Publisher: NRC Research Press
ISBN: 0660165066
Release Date: 1996
Genre: Poplar

Poplar is increasingly recognized as an excellent model tree for the study of tree growth and its underlying physiology and genetics. By studying trees of the genus Populus (poplars, cottonwoods, aspens), which in their native ecosystems play a major role in the re-colonization of sites after disturbances, new insights have been gained into plantation culture and the development of improved cultivars. Of the 20 chapters in this publication, authored by an international group of researchers, one section deals with systematics, genetics, genetic manipulation and biotic interactions of populus, while the other deals with stress response and the physiology of growth and productivity.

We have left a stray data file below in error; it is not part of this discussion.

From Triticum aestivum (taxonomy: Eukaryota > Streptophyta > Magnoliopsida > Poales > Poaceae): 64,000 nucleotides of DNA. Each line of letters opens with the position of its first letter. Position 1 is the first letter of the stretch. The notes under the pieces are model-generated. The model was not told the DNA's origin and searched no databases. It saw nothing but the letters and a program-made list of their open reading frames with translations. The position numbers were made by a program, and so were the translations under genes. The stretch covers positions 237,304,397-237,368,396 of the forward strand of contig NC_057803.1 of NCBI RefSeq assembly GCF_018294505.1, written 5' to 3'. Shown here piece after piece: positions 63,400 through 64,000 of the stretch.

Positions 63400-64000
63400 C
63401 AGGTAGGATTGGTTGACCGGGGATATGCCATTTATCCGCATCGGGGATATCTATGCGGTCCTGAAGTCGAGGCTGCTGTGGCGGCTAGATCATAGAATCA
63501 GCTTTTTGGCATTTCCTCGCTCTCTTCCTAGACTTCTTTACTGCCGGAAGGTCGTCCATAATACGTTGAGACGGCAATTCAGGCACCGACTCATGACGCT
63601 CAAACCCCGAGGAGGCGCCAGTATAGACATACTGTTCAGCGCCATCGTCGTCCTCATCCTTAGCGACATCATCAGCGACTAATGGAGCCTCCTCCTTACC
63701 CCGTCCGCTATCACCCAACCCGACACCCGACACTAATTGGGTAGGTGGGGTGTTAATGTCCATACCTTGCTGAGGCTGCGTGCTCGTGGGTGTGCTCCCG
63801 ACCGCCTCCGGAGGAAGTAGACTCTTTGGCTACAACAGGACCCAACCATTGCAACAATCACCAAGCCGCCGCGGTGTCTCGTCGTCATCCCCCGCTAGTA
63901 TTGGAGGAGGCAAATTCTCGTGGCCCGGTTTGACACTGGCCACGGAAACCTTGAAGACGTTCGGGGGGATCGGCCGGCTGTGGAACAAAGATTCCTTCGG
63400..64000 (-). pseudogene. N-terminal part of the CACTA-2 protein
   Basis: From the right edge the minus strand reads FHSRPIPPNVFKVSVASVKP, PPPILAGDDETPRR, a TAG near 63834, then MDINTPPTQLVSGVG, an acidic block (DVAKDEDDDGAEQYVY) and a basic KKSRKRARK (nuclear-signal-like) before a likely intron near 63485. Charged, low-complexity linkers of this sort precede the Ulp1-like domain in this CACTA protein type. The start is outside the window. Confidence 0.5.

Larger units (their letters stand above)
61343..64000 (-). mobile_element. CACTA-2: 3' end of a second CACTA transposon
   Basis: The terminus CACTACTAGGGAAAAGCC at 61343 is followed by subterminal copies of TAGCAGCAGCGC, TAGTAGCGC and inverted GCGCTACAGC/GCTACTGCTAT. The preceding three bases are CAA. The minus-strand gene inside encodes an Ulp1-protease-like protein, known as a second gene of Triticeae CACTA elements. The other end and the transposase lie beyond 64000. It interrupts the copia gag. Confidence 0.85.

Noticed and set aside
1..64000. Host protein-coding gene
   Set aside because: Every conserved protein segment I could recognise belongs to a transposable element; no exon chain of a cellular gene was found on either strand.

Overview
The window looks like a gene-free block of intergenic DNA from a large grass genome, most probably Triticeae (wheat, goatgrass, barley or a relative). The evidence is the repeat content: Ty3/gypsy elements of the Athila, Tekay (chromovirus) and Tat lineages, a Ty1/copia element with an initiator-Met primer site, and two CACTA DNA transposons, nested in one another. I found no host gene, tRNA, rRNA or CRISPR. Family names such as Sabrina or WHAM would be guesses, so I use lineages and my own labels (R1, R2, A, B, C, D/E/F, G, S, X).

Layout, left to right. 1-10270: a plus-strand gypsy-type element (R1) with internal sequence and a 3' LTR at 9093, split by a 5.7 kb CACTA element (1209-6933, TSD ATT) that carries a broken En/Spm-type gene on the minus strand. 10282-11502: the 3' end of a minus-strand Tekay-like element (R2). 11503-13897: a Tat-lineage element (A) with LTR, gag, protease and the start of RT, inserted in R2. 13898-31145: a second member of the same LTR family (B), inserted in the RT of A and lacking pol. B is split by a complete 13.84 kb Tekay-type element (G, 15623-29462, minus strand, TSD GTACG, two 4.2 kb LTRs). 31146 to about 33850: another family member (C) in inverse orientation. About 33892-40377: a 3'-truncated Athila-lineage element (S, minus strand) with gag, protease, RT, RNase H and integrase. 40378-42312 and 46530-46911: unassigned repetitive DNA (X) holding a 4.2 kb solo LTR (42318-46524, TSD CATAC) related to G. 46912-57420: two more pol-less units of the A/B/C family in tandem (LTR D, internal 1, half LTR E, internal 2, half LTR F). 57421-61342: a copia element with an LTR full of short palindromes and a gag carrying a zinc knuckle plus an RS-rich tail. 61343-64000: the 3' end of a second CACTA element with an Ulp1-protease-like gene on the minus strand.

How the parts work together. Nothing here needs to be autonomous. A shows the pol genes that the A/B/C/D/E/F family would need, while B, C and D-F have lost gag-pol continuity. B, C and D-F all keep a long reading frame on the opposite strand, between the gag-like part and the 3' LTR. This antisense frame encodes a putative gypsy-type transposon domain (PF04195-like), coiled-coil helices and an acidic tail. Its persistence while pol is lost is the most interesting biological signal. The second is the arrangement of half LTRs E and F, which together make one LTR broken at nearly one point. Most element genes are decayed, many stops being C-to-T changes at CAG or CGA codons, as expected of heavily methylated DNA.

Streams and Ground Waters

Author: Jeremy B. Jones
Publisher: Elsevier
ISBN: 0080517994
Release Date: 1999-12-06
Genre: Science

Streams around the world flow toward the sea in floodplains. All along this transit, there is exchange of water between the stream itself and the surrounding sediments which form the floodplain. Many chemical, biological, and geological processes occur when water moves back and forth between streams and these flood plain sediments. Streams and Groundwaters focuses on the consequences of water flow between streams, their underlying sediments, and surrounding landscapes. Certain to appeal to anyone interested in stream ecology, the management of stream ecosystems, or landscape ecology, this volume should become a oft-opened reference.